Supported by the BMC, MEF, Shipton/Tilman Award, Mark Clifford Grant and the 2009 Nick Estcourt Award, Nick Bullock and Andy Houseman have made the much coveted first ascent of the North Face of Chang Himal (6,802m), close to Kangchenjunga in Far East Nepal.
Ever since this objective featured in the article ‘Unclimbed’ in Alpinist 4, which detailed nine of the most spectacular, major virgin objectives in Asia and South America, the 1,800m mixed wall has been on the wish list of numerous parties.
Prior to this year only Alex Kozelj and Mitja Sorn had managed to step onto the face. In the post monsoon of 2007 this talented Slovenian pair reached a point less than half way up the Central Spur before retreating due to terrible conditions - considerable amounts of deep soft snow over rock.
Bullock and Houseman managed to cross the sometimes chaotic Kangchenjunga Glacier below Pangpema without much difficulty and climbed the Central Spur of Chang Himal in four days, summiting on the 1st November.
Although generally steep snow and ice, the main difficulties were found crossing a series of rock bands. On the second, which proved to be the crux, the pair spent a whole day gaining 200m, climbing approximately five taxing pitches with difficulties up to Scottish 7 (mixed).
However, technical grades have limited meaning on such a face, where the climbing is often precarious and runout, and sports typical Peruvian-like, steep unconsolidated flutings in the upper section. The overall grade was ED3 and the amount of climbing nearly 2,400m.
Descent was made down the route, rappelling where possible and down-climbing when solid anchors were unavailable.
According to Bullock, 'the weather throughout the climb was very favourable, all be it a tad windy and slightly cool. The rock was generally poor and protection neither easy to find nor place. The ice was sometimes good and sometimes bad, and the snow was often rotten… all in all we had a pretty amazing time'.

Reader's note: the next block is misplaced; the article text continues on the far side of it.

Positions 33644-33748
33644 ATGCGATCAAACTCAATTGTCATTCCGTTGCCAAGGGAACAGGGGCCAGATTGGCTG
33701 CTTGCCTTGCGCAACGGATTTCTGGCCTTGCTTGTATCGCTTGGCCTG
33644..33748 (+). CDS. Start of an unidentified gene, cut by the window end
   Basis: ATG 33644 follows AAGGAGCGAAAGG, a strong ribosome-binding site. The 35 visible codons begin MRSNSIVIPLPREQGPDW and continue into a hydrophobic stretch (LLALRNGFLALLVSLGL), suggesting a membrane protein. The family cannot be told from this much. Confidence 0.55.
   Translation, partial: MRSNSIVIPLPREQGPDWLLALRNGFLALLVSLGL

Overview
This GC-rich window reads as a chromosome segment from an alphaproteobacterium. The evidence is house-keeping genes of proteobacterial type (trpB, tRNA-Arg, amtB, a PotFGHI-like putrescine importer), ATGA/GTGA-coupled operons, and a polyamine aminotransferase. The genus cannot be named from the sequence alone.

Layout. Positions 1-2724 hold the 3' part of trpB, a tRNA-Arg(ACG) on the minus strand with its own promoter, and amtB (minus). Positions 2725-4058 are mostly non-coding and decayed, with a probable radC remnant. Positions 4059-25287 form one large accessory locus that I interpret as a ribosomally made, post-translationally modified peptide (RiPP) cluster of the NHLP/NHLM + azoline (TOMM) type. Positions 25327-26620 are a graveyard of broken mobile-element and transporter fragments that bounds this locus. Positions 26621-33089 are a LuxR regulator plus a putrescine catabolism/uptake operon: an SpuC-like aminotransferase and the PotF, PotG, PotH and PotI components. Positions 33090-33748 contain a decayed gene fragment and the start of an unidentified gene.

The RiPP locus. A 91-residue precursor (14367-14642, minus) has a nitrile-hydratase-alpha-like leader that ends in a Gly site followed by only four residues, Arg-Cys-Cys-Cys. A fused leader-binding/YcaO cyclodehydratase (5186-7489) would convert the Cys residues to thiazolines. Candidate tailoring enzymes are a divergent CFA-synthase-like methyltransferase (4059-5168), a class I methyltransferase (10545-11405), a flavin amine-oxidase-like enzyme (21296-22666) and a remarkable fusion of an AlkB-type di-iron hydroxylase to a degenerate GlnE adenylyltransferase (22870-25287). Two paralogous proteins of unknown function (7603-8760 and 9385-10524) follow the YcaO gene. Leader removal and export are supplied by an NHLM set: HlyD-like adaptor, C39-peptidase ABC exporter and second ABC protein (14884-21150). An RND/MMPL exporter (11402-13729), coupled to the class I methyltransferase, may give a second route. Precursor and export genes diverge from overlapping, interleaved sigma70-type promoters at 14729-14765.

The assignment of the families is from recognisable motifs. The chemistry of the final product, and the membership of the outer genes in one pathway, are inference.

Brought onto the official list of permitted peaks by the Nepalese Government in 2002, Chang Himal was formerly referred to as Wedge Peak by the 1930 Kangchenjunga expedition.
It is also known as Ramtang Chang, which is likely the most accurate naming of this summit: chang simply means north and Ramtang Chang does indeed rise north (actually, north west) of 6,601m Ramtang, a peak in the shadow of Kangchenjunga, first climbed in 1930 by Frank Smythe.
Smythe, commenting on the beauty of Chang Himal in The Kangchenjunga Adventure, remarked, '.....its very aggressiveness challenges the mountaineer to pit himself against it, yet what mountaineer would accept the challenge?....'.
Bullock and Houseman's ascent, perhaps surpassing any of their previous in the big mountains, was 'officially' the first of this mountain. However, the summit had been reached as long ago as 1974.
In the spring of that year a large Slovenian expedition climbed Kangbachen, the western subsidiary summit of Kangchenjunga. Taking time out from the ascent, Janez Gradisar, Bojan Pollak and Michael Smola made an unauthorized climb of the long snowy South West Ridge of Chang Himal. Other members of the team also made first ascents of Jaho (c6,500m) and Mojca (6,024m) on the main ridge running west.
And as for the Alpinist article, five of the nine objectives still remain unclimbed.